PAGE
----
Thursday, September 28, 2017

A Horse and Buggy Ride on Inisheer

One of the traditional ways to get around Inisheer, the others ways are bicycle riding or walking.

We chose a horse and buggy and my husband (left) was asked to be co-pilot.

There is our ferry still docked in the small harbor. It eventually went back to Doolin and returned during the two hours we had to enjoy the sights.

A boat in the grass...something a little different!

The three Aran Islands are essentially big chunks of rock, littered with millions upon millions of small rocks. Over centuries, islanders have created grazing land, a few square feet at a time.
(Atlas Obscura)

They cleared from a small area, piled the rocks elegantly into dry stone walls, enclosing a small patch of ground. Sheltered from the wind, the small scraping  of topsoil stayed in place and began to accumulate -- a process helped by the islanders drying soil-enriching seaweed on the walls.
(Atlas Obscura)

MV Plassy, or Plassey, was a steam trawler launched in 1940 and named HMT Juliet in 1941. She was renamed Peterjon  and converted to a cargo vessel in 1947. She was acquired by the Limerick Steamship Company in 1951 and renamed Plassy.

On March 8, 1960, while sailing through Galway Bay carrying a cargo of whiskey, stained glass and yarn, she was caught in a severe storm and ran onto Finnis Rock, Inisheer, Aran Islands.

A group of local islanders, the Inisheer Rocket Crew, rescued the entire crew (11) from the stricken vessel using a breeches buoy — an event captured in pictorial display at the Bational Naritime Museum in Dún Laoghaire.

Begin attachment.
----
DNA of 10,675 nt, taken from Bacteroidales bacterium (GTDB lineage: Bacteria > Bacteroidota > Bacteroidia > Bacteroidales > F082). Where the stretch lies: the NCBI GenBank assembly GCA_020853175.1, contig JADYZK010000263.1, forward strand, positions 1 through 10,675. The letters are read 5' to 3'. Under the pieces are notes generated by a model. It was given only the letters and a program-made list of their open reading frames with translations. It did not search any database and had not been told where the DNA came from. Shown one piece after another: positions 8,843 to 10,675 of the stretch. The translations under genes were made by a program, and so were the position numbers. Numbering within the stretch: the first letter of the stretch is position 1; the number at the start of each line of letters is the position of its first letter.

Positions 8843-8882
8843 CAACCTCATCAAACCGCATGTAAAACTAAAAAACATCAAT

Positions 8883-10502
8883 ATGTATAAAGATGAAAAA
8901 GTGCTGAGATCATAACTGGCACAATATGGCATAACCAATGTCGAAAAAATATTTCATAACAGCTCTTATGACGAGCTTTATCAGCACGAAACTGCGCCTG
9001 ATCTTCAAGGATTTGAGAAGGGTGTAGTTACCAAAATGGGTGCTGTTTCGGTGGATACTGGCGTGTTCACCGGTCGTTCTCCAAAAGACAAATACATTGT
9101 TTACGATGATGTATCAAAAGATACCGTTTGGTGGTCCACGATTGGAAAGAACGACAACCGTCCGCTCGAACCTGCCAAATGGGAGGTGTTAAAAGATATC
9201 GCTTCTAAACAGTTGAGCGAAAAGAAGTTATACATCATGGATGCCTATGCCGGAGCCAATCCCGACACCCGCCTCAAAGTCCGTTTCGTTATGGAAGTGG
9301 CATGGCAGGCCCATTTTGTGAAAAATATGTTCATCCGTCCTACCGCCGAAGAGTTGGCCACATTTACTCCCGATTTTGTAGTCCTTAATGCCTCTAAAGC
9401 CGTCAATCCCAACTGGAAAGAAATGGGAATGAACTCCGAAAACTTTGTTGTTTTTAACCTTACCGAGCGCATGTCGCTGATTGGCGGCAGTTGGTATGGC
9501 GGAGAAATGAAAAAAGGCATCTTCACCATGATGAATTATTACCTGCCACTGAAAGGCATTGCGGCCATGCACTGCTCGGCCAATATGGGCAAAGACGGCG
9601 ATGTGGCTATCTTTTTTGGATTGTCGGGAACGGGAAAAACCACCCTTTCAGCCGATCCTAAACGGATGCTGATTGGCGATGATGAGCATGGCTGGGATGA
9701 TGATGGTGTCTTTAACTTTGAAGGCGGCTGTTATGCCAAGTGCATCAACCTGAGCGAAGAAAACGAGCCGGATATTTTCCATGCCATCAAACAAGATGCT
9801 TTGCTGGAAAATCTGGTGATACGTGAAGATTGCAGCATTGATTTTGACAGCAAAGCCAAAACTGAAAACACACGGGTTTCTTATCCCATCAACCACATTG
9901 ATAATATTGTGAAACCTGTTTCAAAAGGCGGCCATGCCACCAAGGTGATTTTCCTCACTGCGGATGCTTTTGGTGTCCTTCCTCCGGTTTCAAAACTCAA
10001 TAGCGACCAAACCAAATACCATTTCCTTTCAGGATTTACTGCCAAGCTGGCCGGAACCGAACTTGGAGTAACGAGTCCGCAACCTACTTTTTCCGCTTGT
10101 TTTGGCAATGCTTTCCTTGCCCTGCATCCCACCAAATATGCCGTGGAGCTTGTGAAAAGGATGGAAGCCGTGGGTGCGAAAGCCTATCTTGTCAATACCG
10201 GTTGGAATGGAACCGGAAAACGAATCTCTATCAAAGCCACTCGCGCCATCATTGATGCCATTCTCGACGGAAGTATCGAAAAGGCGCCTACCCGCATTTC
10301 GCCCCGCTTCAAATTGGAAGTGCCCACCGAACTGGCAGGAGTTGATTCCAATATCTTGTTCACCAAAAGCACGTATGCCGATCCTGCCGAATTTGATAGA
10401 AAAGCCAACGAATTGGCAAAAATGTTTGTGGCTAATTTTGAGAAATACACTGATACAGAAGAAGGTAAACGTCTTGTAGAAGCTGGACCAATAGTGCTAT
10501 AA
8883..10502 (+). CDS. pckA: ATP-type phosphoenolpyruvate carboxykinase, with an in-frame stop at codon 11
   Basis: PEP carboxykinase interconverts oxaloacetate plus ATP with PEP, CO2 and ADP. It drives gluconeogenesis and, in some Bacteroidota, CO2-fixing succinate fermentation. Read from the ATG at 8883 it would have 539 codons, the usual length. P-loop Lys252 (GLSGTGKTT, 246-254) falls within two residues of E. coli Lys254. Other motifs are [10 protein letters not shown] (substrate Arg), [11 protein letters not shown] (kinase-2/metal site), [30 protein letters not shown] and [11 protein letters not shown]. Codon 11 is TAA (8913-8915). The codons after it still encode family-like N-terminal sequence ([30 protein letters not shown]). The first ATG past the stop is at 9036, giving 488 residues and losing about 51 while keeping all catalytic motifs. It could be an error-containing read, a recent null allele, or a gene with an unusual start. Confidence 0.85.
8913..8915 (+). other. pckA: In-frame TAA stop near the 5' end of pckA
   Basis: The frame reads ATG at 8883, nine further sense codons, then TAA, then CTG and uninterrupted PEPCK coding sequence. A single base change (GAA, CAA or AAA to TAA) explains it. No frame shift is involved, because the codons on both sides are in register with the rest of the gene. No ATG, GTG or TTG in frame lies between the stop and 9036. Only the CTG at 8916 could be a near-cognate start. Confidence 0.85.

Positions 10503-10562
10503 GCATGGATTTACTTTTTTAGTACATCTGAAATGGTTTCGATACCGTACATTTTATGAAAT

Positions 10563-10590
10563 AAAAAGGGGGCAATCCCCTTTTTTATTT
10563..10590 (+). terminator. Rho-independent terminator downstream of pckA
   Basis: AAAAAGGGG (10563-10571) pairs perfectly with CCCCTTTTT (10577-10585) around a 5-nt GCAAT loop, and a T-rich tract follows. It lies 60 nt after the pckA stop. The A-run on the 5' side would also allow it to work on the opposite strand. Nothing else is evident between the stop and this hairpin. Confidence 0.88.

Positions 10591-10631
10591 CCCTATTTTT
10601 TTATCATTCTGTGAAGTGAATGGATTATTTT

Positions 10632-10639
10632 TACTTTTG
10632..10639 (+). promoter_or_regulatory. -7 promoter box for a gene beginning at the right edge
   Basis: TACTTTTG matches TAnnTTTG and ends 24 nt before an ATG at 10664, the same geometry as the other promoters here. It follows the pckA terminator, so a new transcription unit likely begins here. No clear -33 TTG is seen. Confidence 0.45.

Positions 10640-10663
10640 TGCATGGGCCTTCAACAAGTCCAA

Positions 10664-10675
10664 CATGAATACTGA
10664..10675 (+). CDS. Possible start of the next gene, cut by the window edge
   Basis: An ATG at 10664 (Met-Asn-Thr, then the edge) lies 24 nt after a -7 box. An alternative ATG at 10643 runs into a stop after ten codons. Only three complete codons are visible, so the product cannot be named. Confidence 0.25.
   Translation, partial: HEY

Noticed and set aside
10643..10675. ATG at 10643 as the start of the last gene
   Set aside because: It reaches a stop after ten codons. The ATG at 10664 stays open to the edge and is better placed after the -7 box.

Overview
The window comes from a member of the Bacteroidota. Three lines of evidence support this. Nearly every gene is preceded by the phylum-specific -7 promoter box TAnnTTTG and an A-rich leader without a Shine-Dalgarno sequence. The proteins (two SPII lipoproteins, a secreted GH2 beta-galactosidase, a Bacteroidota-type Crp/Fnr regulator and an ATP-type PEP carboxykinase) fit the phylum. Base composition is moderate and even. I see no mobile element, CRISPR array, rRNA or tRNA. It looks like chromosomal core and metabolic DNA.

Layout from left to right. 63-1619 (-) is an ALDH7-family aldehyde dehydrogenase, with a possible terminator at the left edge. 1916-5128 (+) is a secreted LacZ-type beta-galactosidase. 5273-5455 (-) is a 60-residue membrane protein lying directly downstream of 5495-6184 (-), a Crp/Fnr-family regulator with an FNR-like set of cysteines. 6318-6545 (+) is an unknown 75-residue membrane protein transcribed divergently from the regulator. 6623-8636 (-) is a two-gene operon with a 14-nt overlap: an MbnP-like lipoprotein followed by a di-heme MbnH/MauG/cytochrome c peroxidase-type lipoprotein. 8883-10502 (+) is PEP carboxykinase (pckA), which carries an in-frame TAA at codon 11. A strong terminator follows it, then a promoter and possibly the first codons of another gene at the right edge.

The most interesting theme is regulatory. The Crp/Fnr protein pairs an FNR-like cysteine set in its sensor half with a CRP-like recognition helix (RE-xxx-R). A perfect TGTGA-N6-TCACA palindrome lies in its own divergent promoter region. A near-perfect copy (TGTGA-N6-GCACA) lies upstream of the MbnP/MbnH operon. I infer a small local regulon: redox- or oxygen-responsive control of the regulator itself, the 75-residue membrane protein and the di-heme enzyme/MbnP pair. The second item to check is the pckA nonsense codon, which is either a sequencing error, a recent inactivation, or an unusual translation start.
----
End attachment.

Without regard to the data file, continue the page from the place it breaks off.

Several weeks later, a second storm washed the ship off the rock and drove her ashore on the island. 

The wreck still lies on the shoreline and is a tourist attraction. In early January 2014, Storm Christine shifted the wreck's position on the coast for the first time since 1991.

Tourists likely built this small cairn.

Detail of a rock wall.

A stone house house on Inisheer, Aran Islands.

The instability of the walls make them good barriers against livestock that are reared in the area. Animals who have learned from experience that they collapse rather easily keep themselves away from the walls.

An abandoned rock house is covered in vegetation.

This thatched roof house belongs to the driver of our horse and buggy. 
He told us if we got stranded on the island because of 
weather and a wild ocean we could stay overnight here! 
We made it back but it was one wild ride!

The tourists on this island are often Irish from the mainland.

St. Cavan's Church and Graveyard
St. Caomhán (Irish)

A Row of Celtic Crosses

A Sunken Church
St. Cavan's Church Ruins
St. Caomhan's (Irish)
St. Cavin's Church is a ruined church, built in the 10th century, at the location of the saint's grave. The entrance is now below ground level, as the church was nearly buried by drifting sands. It is now excavated and is kept clear of sand by the islanders.

Celtic Crosses With a View

Saturday, September 23, 2017

The Ferry to Inisheer

The Ride of Our Lives
We boarded the ferry that would take us to the smallest and nearest of the three Aran Islands. 
We chose our space outside because this was going to be a very bumpy ride. 
I had some apprehension about this boat ride because I do get seasick but I took some Dramamine and hoped for the best!

That boat looks a lot like ours. 
The water looks so calm in this little harbor...
maybe it won't be so bad?

 Our coach waited for about 4 hours for our return.
I was secretly kind of wishing I could stay with the coach...
But no! 
We want to see this awesome island and really wishing we could see all three of them.
This will be a memorable, no doubt!

Once we left Doolin Harbor it wasn't long before we were hanging on with white knuckle grips to the rails of the boat!